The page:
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Oceans are at the 'edge' of losing all oxygen

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The world's oceans close to being starved of oxygen - and even that could lead to mass sea life extinction which could last a million years, reported New Zealand Herald.

University of Exeter scientists fear the modern ocean is 'on the edge of anoxia' - when the oceans are depleted of oxygen.

And while this dramatic drop in oceanic oxygen comes to a natural end, it takes about a million years, reports Daily Mail.
Studying what happened during the Jurassic period, they found the drop in oxygen causes more organic carbon to be buried in sediment on the ocean floor.

This eventually leads to rising oxygen in the atmosphere which ultimately re-oxygenates the ocean. But it took a million years to get the balance right again.

Lead researcher PhD student Sarah Baker said it was now "critical" for modern humans to limit carbon emissions to prevent this.

She said: "Once you get into a major event like anoxia, it takes a long time for the Earth's system to rebalance.
"This shows the vital importance of limiting disruption to the carbon cycle to regulate the Earth system and keep it within habitable bounds."

The researchers studied the Toarcian Oceanic Anoxic Event, which took place 183 million years ago.
This was characterised by a major disturbance to the global carbon cycle, depleted oxygen in Earth's oceans and mass extinction of marine life.

Numerical models predicted that increased burial of organic carbon - due to less decomposition and more plant and marine productivity in the warmer, carbon-rich environment - should drive a rise in atmospheric oxygen, causing the end of an anoxic event after one million years.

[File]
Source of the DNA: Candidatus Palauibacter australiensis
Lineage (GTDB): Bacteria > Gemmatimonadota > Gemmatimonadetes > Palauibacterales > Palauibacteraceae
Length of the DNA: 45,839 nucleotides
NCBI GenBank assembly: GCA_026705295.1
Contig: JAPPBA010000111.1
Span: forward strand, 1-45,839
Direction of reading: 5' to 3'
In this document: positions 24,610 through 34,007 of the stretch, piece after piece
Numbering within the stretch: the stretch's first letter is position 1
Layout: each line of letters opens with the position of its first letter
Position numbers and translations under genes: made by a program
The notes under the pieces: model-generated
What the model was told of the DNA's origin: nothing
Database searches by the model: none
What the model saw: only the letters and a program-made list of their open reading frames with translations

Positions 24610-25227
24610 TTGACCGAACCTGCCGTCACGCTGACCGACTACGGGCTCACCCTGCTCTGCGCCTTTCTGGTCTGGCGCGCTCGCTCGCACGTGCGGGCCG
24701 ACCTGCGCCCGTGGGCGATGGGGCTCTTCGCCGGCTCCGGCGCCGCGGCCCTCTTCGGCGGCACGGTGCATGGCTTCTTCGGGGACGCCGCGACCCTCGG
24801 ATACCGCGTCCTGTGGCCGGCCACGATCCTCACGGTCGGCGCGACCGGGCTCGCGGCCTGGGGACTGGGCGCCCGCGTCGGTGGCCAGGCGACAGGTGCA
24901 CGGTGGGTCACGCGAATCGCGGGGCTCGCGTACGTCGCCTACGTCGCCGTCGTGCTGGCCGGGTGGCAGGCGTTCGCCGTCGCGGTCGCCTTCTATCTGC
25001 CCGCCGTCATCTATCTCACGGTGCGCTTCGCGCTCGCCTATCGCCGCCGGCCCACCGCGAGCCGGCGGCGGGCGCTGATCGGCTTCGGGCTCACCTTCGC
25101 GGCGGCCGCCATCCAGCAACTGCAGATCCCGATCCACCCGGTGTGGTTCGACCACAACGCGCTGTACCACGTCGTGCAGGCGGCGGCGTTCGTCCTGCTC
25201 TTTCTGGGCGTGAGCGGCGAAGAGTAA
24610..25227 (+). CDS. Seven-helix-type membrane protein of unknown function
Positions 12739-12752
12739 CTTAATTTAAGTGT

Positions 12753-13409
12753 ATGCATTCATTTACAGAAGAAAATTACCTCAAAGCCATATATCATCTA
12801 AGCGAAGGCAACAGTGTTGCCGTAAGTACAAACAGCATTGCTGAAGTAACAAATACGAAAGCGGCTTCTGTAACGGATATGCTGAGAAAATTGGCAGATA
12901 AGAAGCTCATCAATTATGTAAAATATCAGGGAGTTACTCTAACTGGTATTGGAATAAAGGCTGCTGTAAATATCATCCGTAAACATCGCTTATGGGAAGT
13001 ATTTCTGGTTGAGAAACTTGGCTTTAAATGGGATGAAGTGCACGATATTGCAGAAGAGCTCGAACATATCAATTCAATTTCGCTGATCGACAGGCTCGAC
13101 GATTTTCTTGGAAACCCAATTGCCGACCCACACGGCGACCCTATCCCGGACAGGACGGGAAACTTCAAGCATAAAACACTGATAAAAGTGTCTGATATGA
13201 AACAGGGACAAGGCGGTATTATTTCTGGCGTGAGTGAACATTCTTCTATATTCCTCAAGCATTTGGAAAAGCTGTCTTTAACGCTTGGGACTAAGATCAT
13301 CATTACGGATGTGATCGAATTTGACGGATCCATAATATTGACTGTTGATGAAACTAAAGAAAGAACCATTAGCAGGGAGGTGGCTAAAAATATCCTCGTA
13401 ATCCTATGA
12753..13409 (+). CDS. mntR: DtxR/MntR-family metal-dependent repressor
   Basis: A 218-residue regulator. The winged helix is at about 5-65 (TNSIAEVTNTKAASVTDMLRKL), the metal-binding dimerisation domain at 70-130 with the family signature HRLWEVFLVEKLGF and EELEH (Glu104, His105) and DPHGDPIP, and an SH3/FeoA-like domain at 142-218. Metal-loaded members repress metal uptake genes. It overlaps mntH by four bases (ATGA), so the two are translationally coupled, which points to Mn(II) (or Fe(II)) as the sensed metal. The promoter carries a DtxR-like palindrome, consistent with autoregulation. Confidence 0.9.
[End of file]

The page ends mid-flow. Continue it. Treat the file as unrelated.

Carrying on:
Testing the theory they examined fossil charcoal samples to see evidence of wildfires - as such fires would be more common in oxygen-rich times.
These were taken at Mochras in Wales and Peniche, Portugal.

They found a period of increased wildfire activity started one million years after the onset of the anoxic event, and lasted for about 800,000 years.

Ms Baker added: 'We argue that this major increase in fire activity was primarily driven by increased atmospheric oxygen.
"Our study provides the first fossil-based evidence that such a change in atmospheric oxygen levels could occur in a period of one million years."

The increase in fire activity may have also helped end ocean anoxia by burning and reducing the amount of plants on land.

This is because plants can help to erode rocks on the land that contain nutrients needed for marine life - therefore with fewer plants, fewer nutrients are available to be carried to the sea and used to support marine life in the oceans.

Less marine life - that would use oxygen to breathe - would mean less oxygen being used in the oceans, and could therefore help the oceans to build up a higher oxygen content, ending anoxia.
It may therefore be essential to maintain the natural functioning of wildfire activity to help regulate the Earth system in the long-term.

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Tags: oxygen, oceans
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